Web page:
I can't find anything wrong with the first one.

Monday, November 25, 2002

I DON'T THINK I HAVE ROOM IN THE GUN SAFE has an article about a new weapon the U.S. has developed, the XM29. It's a .223 assault rifle with a computer controlled 20mm grenade launcher attached.

U.S. troops have a 40mm grenade launcher that can be clipped under the barrel of a standard M16A1, but the shells simply explode after hitting something. The new 20mm shells can be programmed on the run to travel a certain distance and then explode. This means that the shell can be in the air when it explodes, which allows targets behind corners or inside trenches to be attacked. Another point is that the 20mm greandes are accurate out to 500 meters and can attack bunched targets out to 1000 meters. Both ranges are outside of the effective range of most .223 rifles.

The problem is the weight. An M16A1 weighs about 8 pounds. The M203 40mm grenade launcher weighs about 3 pounds. Total is about 11 pounds plus ammunition. Well, the XM29 weighs 20 pounds, plus ammunition and extra batteries.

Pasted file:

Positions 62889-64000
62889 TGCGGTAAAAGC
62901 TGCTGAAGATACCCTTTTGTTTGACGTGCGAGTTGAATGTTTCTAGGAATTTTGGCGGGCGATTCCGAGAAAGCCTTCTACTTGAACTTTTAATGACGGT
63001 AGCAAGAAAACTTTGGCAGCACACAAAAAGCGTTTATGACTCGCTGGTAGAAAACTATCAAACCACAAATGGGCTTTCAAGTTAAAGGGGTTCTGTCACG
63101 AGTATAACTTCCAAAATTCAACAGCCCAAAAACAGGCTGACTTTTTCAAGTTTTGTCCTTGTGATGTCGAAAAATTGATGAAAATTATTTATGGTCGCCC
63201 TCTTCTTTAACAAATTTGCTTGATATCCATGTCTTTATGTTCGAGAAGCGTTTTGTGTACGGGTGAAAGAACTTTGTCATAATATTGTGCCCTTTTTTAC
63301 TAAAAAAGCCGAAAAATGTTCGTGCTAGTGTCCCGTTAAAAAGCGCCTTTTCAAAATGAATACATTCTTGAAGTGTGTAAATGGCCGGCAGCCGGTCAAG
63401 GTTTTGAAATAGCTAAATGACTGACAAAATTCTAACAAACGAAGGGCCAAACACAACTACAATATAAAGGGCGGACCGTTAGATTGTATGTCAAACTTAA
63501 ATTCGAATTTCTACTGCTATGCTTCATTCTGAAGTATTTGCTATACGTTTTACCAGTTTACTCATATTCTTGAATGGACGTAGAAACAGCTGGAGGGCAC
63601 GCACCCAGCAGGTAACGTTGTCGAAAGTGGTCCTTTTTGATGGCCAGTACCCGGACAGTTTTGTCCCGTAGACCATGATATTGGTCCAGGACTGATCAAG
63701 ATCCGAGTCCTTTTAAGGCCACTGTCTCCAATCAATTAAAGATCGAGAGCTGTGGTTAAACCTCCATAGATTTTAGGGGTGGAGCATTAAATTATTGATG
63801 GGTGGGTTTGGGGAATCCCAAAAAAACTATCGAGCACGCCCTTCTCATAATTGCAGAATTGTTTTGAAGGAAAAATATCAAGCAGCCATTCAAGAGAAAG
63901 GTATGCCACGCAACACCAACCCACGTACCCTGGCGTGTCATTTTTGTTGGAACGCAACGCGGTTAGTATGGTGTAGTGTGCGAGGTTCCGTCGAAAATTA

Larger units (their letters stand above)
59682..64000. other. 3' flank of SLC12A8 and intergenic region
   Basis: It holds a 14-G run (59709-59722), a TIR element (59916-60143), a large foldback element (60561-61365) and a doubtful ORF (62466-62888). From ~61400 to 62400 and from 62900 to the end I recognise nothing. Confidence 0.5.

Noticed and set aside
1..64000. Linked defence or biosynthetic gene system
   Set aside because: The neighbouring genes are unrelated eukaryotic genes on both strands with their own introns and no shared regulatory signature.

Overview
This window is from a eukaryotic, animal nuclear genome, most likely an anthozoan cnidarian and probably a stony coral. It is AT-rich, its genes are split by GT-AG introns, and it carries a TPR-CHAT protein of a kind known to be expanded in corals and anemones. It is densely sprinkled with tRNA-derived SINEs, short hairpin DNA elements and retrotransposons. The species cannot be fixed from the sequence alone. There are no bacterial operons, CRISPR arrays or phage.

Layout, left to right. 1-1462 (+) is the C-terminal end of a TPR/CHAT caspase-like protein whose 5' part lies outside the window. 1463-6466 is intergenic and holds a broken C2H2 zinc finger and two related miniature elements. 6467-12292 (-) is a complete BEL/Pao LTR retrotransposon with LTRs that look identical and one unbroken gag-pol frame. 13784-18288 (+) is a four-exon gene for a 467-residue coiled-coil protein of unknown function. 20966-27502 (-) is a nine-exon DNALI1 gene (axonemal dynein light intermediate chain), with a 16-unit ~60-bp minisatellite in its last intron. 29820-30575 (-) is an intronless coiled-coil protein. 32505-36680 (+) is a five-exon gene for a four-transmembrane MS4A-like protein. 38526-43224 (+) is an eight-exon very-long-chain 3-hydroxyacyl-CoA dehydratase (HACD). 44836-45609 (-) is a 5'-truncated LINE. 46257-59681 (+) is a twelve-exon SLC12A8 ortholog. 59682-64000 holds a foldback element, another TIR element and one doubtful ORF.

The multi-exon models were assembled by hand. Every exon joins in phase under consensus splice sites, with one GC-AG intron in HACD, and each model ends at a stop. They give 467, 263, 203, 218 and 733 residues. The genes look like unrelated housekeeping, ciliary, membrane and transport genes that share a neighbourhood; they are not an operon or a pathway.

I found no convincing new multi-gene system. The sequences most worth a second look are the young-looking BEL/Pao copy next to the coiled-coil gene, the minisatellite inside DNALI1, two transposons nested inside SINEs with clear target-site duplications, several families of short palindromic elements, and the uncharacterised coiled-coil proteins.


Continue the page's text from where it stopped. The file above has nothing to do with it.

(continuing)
Most of the GI's I've talked to look at the XM29 the same way that they view the Land Warrior system: it's great for a limited amount of situations. Otherwise it's too heavy, expensive and complicated for everyone to have one.

Me, I like both the XM29 and the Land Warrior system. But, then again, I'm not the guy humping it over some hill.

I was reading Prof. Reynold's blog when I saw that he had linked to this picture. It's of a monument to Nazi death camp victims that was defaced.

Now, Germany is rightly horrified at their role in shaping history in the 20th century. They've made great strides in combatting this sort of thing in their culture.

But there's just something about the Nazi symbols and the cops walking by, the German eagle prominant on their shoulder badges. The association is just a bit too strong.

Sunday, November 24, 2002

So the riots in Nigeria have resulted in 215 dead. The news agencies are trying to place blame on Christians retaliating for protests against the Miss World Pagent, but I could have sworn that the whole thing started when a newspaper stated that Mohammed wouldn't have objected to the contest.